What interesting insights can we draw from FIFA World Cup Data?… Part 3: The Summary (Questions & Answers)

Data analysis of the FIFA World Cup Data from 1930 to 2014 to discover interesting insights such as players who have appeared most in the World Cup, nations with the highest average performance in the World cup, how playing at home or away can affect your match result, etc

Introduction

The FIFA World Cup is a global football competition contested by the various football-playing nations of the world. It is contested every four years and is the most prestigious and important trophy in football, otherwise known as Soccer.

This project aims to explore the FIFA World Cup dataset for interesting insights and answer some questions at the end. For this, will use Pandas and Numpy to analyse the data and Seaborn and Matplotlib for the visualization. In the end, we will pose and answer some questions, providing explanations and graphs where necessary. 

The dataset used for this analysis was downloaded from Kaggle using this link: https://www.kaggle.com/abecklas/fifa-world-cup. The World Cup dataset shows all information about all the World Cups from 1930 to 2014, while the World Cup Matches dataset shows all the results from the matches contested as part of the cups. There is a third dataset that contains the players’ data.

I did this project offline on my computer using Jupyter Notebook. You can use any other solution, there are a few online like Binder, Kaggle, Google Colab, etc. You can download the complete notebook (code) from my GitHub.

In an Exploratory Data Analysis (EDA) project, there are usually three parts:

  1. Data Preparation & Cleaning
  2. Analysis and Visualization
  3. Question Answering

This article will dwell on Part 3 — Questions and Answers. If you want to read Part 1, which shows how we imported, prepared, and clean the data, please click here. Also, if you want to check Part 2 which sets out all the analysis made to attain the project’s goal, click here. And if you want to look at and run the entire project, download the project from my GitHub repo.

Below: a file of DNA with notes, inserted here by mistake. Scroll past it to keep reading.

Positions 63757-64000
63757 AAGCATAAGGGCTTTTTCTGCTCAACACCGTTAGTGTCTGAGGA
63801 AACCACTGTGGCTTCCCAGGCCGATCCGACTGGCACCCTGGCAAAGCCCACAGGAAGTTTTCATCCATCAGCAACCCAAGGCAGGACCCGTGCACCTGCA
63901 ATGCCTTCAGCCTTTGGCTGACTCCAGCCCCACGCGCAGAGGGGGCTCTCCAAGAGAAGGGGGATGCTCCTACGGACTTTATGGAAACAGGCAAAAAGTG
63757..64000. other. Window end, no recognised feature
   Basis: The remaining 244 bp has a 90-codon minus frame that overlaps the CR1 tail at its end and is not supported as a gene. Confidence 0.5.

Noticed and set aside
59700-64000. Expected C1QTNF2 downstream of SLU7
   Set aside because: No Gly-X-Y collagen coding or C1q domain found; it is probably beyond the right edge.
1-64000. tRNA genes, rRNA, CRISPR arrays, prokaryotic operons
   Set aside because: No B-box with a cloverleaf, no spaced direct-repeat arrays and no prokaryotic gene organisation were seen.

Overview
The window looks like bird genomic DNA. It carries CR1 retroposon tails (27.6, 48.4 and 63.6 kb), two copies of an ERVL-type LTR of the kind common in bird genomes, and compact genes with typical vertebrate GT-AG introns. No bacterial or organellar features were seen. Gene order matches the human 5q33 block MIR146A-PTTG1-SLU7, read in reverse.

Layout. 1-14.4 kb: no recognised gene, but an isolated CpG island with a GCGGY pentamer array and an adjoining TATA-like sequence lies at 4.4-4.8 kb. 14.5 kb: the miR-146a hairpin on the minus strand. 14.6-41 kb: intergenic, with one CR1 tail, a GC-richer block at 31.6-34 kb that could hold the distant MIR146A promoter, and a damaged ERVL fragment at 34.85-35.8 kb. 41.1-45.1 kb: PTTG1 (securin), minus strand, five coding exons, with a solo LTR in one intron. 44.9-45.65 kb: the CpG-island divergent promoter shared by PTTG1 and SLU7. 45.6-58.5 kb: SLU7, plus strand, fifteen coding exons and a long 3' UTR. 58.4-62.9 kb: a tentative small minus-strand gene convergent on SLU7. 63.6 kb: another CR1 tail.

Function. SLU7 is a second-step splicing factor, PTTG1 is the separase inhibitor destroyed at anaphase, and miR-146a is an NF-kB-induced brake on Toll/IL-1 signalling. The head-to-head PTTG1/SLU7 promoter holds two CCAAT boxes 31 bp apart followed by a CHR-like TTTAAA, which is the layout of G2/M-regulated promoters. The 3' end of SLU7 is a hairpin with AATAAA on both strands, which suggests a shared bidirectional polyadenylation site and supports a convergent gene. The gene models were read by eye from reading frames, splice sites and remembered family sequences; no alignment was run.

Excited to do this? Same here!


Asking and Answering Questions

In this section, we’re going to answer some questions based on our findings in Part 2, which covered EDA and visualizations. We will plot some more graphs where necessary. Let us dive in right away…

Question 1: Which players have played the highest number of World Cup Matches?

Here, we will use the world cup data to know the top 10 players with the highest number of World Cup match appearances. Appearance here means they were in the match sheet, even if they did not play for a second.

Ronaldo has played more matches than any other player up until World Cup 2014.

Question 2: Which players have the highest number of world cup appearances?

We want to know how many times each player has been selected for a World Cup and who has the highest number of selections.

For this task, we had to merge data from the players dataframe with Year and MatchID columns from the worldcup_matches_data dataframe. Our results show that Ronaldo has played in more World Cups than any other player, followed by Antonio Carbajal. The others (among the top 10) all have 4 appearances.

Data in this dataset spans from 1930 to 2014, thus, data from the 2018 World Cup is not included.

Question 3: Which coach has won the highest number of World Cup Matches?

Here’s what’s happening:

  • We merge relevant data from the worldcup_matches_data dataframe with data from the players dataframe.
  • Filtered out row entries for coaches who won at home — home_win_df and did the same for coaches who won away — away_win_df.
  • Then, we merged both dataframes accordingly. i.e., row entries in the away_win_df were added to their row entry counterparts in the home_win_df, provided the coach’s name in that row on both dataframes were the same.
  • We dropped duplicate values and plotted a graph for the top 10 coaches with the highest number of wins.

This Wikipedia article shows the country initials and their full names. 

Note: Some of the initials in this dataset are obsolete. The article highlights them.

Germany and Brazil (most especially) have dominated World Cups for years now. Their coaches have seen glory more than any other coaches.

Question 4: Which is the most used Referee in the knockout stages?

The aim is to know the referee who has arbitrated most during the knockout stages. i.e., The stages after the Group Stage.